Proposals would undermine competition in the financial services industry and fail to protect consumers.

WASHINGTON, D.C. – The Financial Technology Association (FTA) today submitted responses to the Consumer Financial Protection Bureau’s requests for comment on its proposed non-bank registries, questioning not only the Bureau’s legal authority to advance the registries but also arguing that the proposals are arbitrary, undermine the Biden Administration’s directive to promote competition in the economy, and fail to achieve their stated purpose of protecting consumers. 

“Fintech innovation helps people better manage their financial lives with personalized and easy-to-use services, whether it’s balancing monthly expenses, saving for retirement, or starting a small business,” said Penny Lee, President and Chief Executive Officer of the Financial Technology Association. “Regulation ought to be a tool that keeps our financial systems safe and makes it possible for people to access responsible financial services, but the Bureau’s proposals would leave people with fewer financial options and stifle innovation.” 

In its comment letters, FTA urged the Bureau to withdraw the proposed rules and expressed its commitment to working constructively on alternative ways to enhance consumer protection. FTA outlined several concerns with the Bureau’s proposed registries, including: 

  • The Bureau lacks the statutory authority to advance the proposed rules. The Consumer Protection Act of 2010 gave the Bureau authority to engage in market monitoring from time to time, not to develop multiple, ongoing, and permanent databases. The proposals to create new, perpetual registration regimes and accompanying databases requiring ongoing submissions from certain entities exceeds the statutory and common-sense market monitoring authority Congress provided to the Bureau. 
  • The Bureau’s proposals are arbitrary and ineffective in identifying potential consumer risks. The Bureau alleges that evidence of past state and federal orders and the use of common and legal contractual provisions indicate a higher risk of current harm to consumers but fails to substantiate these claims. The Bureau’s premise that past violations or resulting orders dating back as far as ten years are evidence of current risk of harm is more likely to mislead or confuse consumers regarding the current state of the reporting company. The Bureau further indicates that common and legal contractual terms and conditions pose a risk of consumer harm even though such terms are not precluded by statute, regulation, or judicial decision. The Bureau has other options to identify potential risk of harm to consumers that are more effective, including its consumer complaint database, a real-time source of information to prioritize supervision, examination, and enforcement activity.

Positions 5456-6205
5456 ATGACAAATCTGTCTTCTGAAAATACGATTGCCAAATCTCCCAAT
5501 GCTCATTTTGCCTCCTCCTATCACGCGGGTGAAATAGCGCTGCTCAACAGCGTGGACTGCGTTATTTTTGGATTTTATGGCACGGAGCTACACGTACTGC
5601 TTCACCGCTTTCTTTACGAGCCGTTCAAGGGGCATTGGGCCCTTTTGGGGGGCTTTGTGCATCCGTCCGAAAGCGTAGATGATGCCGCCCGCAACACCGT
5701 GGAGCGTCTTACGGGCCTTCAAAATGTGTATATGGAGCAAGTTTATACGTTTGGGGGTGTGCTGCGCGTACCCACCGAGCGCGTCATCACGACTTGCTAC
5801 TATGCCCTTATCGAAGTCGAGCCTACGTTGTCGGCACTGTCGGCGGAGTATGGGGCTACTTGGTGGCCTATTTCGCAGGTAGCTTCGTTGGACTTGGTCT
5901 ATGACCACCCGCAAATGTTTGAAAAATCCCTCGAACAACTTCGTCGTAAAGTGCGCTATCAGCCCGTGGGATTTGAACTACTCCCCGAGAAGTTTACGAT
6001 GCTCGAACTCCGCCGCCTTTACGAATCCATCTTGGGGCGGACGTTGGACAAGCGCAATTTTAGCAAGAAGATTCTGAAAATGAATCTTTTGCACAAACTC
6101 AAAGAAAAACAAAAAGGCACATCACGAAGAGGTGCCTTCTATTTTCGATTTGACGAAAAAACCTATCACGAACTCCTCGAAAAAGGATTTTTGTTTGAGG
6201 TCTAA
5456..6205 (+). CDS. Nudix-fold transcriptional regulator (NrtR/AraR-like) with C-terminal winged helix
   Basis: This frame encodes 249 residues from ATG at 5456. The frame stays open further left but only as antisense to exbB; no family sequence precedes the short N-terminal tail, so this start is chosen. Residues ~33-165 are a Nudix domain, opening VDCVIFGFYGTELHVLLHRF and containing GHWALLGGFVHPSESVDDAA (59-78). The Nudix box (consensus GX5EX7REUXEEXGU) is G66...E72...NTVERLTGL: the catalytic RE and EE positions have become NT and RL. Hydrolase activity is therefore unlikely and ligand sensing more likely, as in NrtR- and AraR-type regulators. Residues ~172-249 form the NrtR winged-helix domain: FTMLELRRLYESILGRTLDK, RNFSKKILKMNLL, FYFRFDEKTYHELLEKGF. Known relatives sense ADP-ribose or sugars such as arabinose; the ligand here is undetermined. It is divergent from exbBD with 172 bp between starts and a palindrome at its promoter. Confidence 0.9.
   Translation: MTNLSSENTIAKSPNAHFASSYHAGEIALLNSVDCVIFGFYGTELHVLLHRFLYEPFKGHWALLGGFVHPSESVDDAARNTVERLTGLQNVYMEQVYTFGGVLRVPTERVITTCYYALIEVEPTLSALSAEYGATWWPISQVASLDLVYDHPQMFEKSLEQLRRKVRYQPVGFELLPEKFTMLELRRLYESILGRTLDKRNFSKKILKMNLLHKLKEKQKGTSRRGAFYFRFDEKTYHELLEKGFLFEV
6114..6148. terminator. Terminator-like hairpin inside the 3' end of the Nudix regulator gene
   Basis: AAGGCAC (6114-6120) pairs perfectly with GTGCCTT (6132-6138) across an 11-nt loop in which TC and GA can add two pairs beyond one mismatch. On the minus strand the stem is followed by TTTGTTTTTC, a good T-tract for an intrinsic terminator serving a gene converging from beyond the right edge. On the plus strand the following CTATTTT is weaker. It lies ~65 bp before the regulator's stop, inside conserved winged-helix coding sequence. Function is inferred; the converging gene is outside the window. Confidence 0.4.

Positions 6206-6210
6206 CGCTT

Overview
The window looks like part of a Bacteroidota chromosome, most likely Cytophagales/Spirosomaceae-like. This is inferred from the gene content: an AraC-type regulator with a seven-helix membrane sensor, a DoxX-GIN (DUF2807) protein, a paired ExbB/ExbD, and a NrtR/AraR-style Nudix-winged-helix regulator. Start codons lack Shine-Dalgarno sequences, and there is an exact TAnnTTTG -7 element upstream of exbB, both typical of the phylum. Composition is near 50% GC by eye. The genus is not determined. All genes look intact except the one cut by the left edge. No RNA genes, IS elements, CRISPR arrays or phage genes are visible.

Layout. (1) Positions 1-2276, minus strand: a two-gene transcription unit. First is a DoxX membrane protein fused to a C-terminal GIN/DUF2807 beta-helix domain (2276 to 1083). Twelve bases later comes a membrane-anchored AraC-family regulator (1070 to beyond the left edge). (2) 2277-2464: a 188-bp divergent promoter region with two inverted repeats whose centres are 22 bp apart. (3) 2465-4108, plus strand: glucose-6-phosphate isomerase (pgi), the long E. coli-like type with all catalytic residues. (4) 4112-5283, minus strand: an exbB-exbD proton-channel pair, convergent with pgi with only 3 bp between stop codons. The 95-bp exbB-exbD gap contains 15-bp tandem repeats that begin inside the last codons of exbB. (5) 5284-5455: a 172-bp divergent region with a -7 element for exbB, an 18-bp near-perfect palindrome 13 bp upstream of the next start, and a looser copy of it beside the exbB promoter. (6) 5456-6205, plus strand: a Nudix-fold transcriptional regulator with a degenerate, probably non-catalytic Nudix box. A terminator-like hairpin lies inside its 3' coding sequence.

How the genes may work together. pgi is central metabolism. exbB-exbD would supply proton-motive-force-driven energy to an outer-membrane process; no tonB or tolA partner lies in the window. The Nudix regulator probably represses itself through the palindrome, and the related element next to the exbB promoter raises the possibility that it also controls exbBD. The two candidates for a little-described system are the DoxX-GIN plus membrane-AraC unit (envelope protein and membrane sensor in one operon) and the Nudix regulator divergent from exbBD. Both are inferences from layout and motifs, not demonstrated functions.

• Regarding the terms and conditions registry, the proposal violates market monitoring confidentiality requirements. The Bureau’s market monitoring authority allows it to make public marketing monitoring information through aggregated reports to avoid divulging specific firm information and disclosing proprietary and confidential information. The proposal, however, violates the explicit requirement to create an aggregated report and, instead, envisions a new database that would include specific information about the reporting entity. 

To read FTA’s complete response to the Bureau’s proposed rule to establish a public registry of terms and conditions and proposed registry to capture past state and federal orders issued by entities other than the Bureau, click here and here, respectively. FTA represents responsible, regulated, and transparent financial technology companies that comply with all applicable consumer protection laws at the state and federal levels. To learn more about how financial technology companies are regulated, read FTA’s white paper, Fintech Regulated, Explained


The Financial Technology Association (FTA) is a Washington, DC-based trade association representing industry leaders shaping the future of finance. We champion the power of technology-centered financial services and advocate for the modernization of financial regulation to support inclusion and responsible innovation.